Kipnuk Tribal Administrator Nicholai Slim said that the village has been locked down since Oct. 2. On Nov. 24, the Tribal Council renewed the lockdown for another month, following YKHC’s recommendation for a month-long, region-wide lockdown. The restrictions include a mask mandate, and prohibit gatherings with people from other households. People can only travel for emergency medical care, and must quarantine when they get back to Kipnuk. Stores are either limiting the number of people inside at any one time, or only taking orders over the phone.


Kongiganak has been locked down since Sept. 9, and re-issued their community guidelines last week. The guidelines direct residents to avoid social gatherings, keep their homes sanitized, and wear masks in public. There is a 9 p.m. curfew for school-aged children and a 12 a.m. curfew for adults. Essential workers may work, but must wear masks and practice social distancing. The traditional council discourages travel. If residents must travel, they are required to quarantine for 14 days after their return. The first violation of this mandate results in a written warning, the second in a $1,000 fine, and the third time a person violates the mandate, they must report to the local jail for the duration of their quarantine and pay a $2,000 fine.


Though the Traditional Council of Kotlik has not officially locked down the city, they have tightened travel restrictions. Kotlik is only allowing travel for emergency medical reasons, and anyone who leaves for non-medical reasons cannot return until January 2021. Entities such as the traditional council, the post office, and the city have preparedness plans that could be enacted in the case of a first confirmed positive COVID-19 test result. Kotlik is also enforcing a mask mandate in public indoor spaces.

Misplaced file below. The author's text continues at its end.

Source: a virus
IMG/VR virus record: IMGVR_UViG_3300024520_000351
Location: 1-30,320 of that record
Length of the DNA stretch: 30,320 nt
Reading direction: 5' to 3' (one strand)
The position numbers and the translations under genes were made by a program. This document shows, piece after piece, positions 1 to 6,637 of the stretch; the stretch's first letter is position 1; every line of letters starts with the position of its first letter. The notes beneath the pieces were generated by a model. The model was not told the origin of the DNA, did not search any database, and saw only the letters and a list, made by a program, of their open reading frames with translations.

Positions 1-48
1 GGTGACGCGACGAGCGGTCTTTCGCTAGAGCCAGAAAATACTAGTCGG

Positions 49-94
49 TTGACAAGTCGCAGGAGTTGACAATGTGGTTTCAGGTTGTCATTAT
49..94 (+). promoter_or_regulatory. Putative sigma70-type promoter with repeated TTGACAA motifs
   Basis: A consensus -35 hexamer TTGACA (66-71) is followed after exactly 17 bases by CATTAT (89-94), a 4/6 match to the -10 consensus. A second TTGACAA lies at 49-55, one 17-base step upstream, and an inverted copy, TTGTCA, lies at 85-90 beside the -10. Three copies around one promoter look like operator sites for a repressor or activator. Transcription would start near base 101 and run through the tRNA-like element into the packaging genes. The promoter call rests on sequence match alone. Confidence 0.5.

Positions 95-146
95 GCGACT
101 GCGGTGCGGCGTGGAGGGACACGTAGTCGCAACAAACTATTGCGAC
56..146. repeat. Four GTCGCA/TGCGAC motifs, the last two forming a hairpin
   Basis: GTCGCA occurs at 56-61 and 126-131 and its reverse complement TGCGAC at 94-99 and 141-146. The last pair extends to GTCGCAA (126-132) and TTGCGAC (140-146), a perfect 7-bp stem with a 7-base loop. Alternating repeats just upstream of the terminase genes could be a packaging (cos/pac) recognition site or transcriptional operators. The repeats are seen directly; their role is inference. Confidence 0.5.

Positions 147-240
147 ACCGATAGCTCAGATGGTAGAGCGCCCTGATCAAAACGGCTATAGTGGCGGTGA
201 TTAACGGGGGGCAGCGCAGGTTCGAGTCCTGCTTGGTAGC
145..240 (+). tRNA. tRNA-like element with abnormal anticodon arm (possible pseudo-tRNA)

The Native Village of Marshall, the City of Marshall, and the Ohogamiut Traditional Council have been enforcing COVID-19 restrictions since Oct. 20, until further notice. Marshall does not allow any non-essential travel into or out of the village. Residents who return from outside travel must quarantine for 14 days, or until they have a negative test result verified by the Marshall Beach Patrol. Gatherings are limited to Marshall residents only. Attendees must wear masks at indoor gatherings. In-store shopping is limited to 10 people at a time. Any non-residents traveling to Marshall for essential purposes must wear face masks at all times and avoid contact with community members.